‘Bomb’ that sparked evacuation of government building was a greetings card

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A suspected bomb, which sparked the evacuation of a government building in Norcross, turned out to be a battery-operated greetings card, police have said.

Hundreds of people were evacuated from the Veteran’s Agency Building in Norcross Lane following the discovery, made in the post room at around 1.20pm yesterday.

The greetings card sparked a major response from the emergency services

The greetings card sparked a major response from the emergency services

An ambulance service incident response unit, an Army bomb squad, firefighters, and numerous police vehicles were all called out.

After four hours, the scare came to an end as Lancashire Police declared the alert as a false alarm, describing the suspect package as a ‘genuine delivery’.

And this morning, a spokeswoman clarified: “The suspicious package turned out to be a greeting card with a battery operated device inside displaying a digital message.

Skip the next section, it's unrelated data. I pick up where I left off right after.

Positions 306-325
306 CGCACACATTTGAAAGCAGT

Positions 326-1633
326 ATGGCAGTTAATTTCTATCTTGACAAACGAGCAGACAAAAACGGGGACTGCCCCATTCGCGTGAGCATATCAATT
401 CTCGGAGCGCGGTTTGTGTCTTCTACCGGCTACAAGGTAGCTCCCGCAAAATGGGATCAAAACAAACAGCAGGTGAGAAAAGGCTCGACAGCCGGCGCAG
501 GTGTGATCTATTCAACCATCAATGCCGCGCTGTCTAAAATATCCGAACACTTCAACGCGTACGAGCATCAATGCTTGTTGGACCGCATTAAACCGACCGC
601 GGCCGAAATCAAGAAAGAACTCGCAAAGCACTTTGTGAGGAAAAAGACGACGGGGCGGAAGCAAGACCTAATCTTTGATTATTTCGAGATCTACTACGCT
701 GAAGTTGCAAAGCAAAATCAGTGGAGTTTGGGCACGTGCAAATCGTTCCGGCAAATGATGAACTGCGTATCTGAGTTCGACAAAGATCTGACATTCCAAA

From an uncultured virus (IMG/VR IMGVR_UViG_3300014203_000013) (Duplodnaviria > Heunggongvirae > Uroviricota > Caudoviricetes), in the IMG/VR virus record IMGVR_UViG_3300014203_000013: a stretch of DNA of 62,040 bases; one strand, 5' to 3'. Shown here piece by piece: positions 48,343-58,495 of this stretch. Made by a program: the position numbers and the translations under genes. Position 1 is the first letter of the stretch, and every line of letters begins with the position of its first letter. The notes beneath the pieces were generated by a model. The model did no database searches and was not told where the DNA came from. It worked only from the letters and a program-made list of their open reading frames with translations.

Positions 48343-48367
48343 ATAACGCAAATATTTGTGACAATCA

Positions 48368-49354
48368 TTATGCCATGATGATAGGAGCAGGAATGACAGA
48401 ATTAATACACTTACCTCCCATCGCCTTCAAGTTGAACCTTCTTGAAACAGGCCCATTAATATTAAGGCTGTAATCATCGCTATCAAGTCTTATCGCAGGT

“We are keen to emphasis that it was the right decision to raise the alarm, and we would always encourage people to do so in these types of situations.”

No picture of the card was available, she added.

The Veteran’s Agency building deals with war pensions. The Explosive Ordnance Disposal (EOD) team was spotted by one motorist heading down the M55 shortly after 3pm, and was among the last emergency service vehicles to leave the site after inspecting the ‘device’.

A small group of people were seen heading back into Tomlinson House, where the agency is based, at around 4.30pm.

“There is no threat to anyone at the site or in the wider community,” police said later.

“We would like to thank everyone for their support and co-operation.”

Last June, the bomb squad carried out a controlled explosion after Thornton man Mark Tuson reported an unexploded World War Two shell – which he had kept in his Holmes Road back garden for a decade – to police.

It was destroyed at Stanah Country Park, with Mark telling The Gazette he thought the device was safe for 10 years until researching it on the internet. “It was a surprise to me,” he said at the time.